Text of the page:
Ever written a thank you that included a request for information? Did you hear back?
Think about your own reaction to a note that starts “thank you for. . .” Aware of what always follows, you
rarely read on. Like you, the business executive who sees a “thank you for . . .” opener assumes it is just
that — a thank you — and typically tosses the note aside for more important matters. Your next request
or effort to close, included in the second paragraph, goes unseen.
To increase your odds of being read — and differentiate yourself from others competing for attention:
- Make your note about the reader. For instance, open with a comment about the meeting or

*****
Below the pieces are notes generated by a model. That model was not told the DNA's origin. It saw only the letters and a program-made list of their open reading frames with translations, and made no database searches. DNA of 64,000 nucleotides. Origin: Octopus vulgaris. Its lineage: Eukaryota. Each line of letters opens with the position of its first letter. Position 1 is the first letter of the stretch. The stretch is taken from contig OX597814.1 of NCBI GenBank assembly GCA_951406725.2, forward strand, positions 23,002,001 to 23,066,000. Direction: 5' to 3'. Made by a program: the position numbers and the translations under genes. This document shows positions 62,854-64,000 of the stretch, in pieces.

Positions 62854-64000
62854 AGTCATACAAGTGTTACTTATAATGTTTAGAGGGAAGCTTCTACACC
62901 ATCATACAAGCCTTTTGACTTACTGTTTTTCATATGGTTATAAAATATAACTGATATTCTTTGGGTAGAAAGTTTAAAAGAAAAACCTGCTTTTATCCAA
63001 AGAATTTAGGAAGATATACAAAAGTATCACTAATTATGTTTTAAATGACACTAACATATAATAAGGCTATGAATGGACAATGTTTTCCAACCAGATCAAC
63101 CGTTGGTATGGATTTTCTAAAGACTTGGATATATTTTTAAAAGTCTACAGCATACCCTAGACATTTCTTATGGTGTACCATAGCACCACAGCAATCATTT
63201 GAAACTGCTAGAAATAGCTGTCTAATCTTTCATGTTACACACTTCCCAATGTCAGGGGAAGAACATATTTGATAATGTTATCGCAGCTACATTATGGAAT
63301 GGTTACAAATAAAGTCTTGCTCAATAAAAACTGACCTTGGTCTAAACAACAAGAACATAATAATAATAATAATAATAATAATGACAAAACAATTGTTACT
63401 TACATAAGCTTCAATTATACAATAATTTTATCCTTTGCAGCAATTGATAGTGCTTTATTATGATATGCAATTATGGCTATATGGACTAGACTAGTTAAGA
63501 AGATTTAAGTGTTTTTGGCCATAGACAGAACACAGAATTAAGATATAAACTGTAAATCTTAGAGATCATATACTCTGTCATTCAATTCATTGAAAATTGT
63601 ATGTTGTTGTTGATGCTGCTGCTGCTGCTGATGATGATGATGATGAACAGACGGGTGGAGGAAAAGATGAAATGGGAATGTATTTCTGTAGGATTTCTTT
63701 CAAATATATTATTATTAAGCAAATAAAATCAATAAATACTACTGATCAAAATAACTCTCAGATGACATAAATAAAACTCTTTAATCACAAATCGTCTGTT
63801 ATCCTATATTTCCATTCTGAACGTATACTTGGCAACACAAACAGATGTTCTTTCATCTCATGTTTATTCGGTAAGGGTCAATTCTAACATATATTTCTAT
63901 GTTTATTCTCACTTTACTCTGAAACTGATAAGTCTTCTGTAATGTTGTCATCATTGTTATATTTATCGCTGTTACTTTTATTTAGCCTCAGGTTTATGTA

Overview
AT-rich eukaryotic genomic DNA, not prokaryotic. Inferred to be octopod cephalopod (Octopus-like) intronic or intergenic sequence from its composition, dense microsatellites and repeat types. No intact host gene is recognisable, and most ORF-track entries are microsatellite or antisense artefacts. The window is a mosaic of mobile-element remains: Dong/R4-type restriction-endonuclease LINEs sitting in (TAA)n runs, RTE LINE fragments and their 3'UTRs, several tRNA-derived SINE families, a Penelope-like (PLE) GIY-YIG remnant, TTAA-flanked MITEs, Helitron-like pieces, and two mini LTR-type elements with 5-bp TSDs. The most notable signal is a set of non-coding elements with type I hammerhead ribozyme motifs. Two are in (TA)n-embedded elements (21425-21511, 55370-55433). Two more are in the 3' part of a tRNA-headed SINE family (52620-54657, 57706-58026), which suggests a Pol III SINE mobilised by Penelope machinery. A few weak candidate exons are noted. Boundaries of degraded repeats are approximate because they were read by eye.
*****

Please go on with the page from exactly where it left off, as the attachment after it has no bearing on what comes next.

the information learned, e.g., “Your organization is clearly leading the way in technological
- Bullet point additional information or a requested action in the next paragraph.
- Include your “thank you” at the end of the note or even in lieu of a “Sincerely Yours.”
- Write a separate letter to each person when addressing multiple readers and vary your wording.
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